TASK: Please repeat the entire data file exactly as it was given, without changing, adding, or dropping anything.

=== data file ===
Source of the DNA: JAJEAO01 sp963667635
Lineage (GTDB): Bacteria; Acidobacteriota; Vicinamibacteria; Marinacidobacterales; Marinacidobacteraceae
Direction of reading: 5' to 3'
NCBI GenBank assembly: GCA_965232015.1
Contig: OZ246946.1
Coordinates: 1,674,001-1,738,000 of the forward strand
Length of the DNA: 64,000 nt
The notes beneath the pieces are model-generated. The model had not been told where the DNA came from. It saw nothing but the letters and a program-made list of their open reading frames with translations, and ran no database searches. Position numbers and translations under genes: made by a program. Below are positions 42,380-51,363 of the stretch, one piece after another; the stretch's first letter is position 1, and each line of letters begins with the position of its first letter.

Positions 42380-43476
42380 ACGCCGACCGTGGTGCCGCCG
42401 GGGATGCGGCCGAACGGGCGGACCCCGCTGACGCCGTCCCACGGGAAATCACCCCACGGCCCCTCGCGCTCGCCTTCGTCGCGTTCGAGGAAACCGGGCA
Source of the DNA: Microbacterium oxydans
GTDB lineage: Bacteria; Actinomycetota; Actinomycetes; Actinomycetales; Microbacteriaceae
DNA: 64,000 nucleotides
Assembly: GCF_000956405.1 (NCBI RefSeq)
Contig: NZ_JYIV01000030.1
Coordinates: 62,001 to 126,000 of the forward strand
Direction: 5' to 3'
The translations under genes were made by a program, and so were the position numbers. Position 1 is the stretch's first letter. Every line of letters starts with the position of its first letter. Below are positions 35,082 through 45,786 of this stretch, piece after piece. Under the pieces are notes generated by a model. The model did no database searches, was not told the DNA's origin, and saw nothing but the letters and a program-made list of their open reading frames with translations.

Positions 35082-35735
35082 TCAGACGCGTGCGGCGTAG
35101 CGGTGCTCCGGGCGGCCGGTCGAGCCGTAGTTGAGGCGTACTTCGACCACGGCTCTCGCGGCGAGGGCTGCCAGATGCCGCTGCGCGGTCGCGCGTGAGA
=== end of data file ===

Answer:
Source of the DNA: JAJEAO01 sp963667635
Lineage (GTDB): Bacteria; Acidobacteriota; Vicinamibacteria; Marinacidobacterales; Marinacidobacteraceae
Direction of reading: 5' to 3'
NCBI GenBank assembly: GCA_965232015.1
Contig: OZ246946.1
Coordinates: 1,674,001-1,738,000 of the forward strand
Length of the DNA: 64,000 nt
The notes beneath the pieces are model-generated. The model had not been told where the DNA came from. It saw nothing but the letters and a program-made list of their open reading frames with translations, and ran no database searches. Position numbers and translations under genes: made by a program. Below are positions 42,380-51,363 of the stretch, one piece after another; the stretch's first letter is position 1, and each line of letters begins with the position of its first letter.

Positions 42380-43476
42380 ACGCCGACCGTGGTGCCGCCG
42401 GGGATGCGGCCGAACGGGCGGACCCCGCTGACGCCGTCCCACGGGAAATCACCCCACGGCCCCTCGCGCTCGCCTTCGTCGCGTTCGAGGAAACCGGGCA
Source of the DNA: Microbacterium oxydans
GTDB lineage: Bacteria; Actinomycetota; Actinomycetes; Actinomycetales; Microbacteriaceae
DNA: 64,000 nucleotides
Assembly: GCF_000956405.1 (NCBI RefSeq)
Contig: NZ_JYIV01000030.1
Coordinates: 62,001 to 126,000 of the forward strand
Direction: 5' to 3'
The translations under genes were made by a program, and so were the position numbers. Position 1 is the stretch's first letter. Every line of letters starts with the position of its first letter. Below are positions 35,082 through 45,786 of this stretch, piece after piece. Under the pieces are notes generated by a model. The model did no database searches, was not told the DNA's origin, and saw nothing but the letters and a program-made list of their open reading frames with translations.

Positions 35082-35735
35082 TCAGACGCGTGCGGCGTAG
35101 CGGTGCTCCGGGCGGCCGGTCGAGCCGTAGTTGAGGCGTACTTCGACCACGGCTCTCGCGGCGAGGGCTGCCAGATGCCGCTGCGCGGTCGCGCGTGAGA